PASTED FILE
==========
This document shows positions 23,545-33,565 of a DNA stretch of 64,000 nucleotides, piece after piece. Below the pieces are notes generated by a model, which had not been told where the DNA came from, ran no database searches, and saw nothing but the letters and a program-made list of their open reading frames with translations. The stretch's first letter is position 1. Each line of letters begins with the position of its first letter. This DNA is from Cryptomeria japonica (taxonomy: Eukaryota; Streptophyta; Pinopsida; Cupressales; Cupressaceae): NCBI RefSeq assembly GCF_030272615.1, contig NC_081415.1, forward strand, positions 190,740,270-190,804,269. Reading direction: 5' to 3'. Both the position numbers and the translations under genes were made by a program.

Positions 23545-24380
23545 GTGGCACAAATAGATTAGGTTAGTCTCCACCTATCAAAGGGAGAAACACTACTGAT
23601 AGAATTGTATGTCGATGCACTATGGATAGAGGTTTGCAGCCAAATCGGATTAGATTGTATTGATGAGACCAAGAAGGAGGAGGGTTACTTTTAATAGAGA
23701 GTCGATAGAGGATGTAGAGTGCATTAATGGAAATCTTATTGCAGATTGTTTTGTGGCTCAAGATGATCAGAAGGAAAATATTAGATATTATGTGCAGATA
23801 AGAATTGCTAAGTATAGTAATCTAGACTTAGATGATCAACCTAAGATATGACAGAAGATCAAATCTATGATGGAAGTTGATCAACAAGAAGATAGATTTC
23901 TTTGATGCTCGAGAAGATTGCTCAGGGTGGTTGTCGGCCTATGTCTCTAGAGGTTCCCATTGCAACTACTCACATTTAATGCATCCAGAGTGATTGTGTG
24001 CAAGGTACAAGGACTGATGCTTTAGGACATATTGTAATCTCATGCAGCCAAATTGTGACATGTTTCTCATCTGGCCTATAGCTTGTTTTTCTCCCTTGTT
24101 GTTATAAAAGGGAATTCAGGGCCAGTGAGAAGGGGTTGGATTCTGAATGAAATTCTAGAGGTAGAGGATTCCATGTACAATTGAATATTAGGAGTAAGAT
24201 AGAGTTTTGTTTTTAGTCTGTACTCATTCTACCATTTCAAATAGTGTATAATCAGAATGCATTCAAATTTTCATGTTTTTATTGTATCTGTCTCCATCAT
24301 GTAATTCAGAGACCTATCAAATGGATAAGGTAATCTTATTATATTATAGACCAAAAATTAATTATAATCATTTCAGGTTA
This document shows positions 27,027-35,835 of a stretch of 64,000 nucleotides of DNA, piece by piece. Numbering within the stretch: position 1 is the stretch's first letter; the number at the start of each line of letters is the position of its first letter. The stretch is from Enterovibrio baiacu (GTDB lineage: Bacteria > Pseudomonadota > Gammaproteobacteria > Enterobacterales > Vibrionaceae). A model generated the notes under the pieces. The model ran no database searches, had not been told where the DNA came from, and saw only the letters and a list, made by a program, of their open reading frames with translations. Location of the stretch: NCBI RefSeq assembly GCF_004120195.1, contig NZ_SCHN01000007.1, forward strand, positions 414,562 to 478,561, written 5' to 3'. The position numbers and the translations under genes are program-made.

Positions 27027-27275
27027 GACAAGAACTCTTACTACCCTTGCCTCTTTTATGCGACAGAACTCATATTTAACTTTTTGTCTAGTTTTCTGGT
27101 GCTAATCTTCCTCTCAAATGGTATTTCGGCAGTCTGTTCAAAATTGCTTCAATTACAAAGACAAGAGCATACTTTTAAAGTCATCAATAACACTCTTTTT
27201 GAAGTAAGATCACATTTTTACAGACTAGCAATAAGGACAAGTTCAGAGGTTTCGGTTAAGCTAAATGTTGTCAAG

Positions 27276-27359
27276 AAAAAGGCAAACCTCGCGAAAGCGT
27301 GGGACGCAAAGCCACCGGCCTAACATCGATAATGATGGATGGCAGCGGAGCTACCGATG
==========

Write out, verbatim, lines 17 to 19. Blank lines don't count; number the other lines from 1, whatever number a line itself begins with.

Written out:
Positions 27276-27359
27276 AAAAAGGCAAACCTCGCGAAAGCGT
27301 GGGACGCAAAGCCACCGGCCTAACATCGATAATGATGGATGGCAGCGGAGCTACCGATG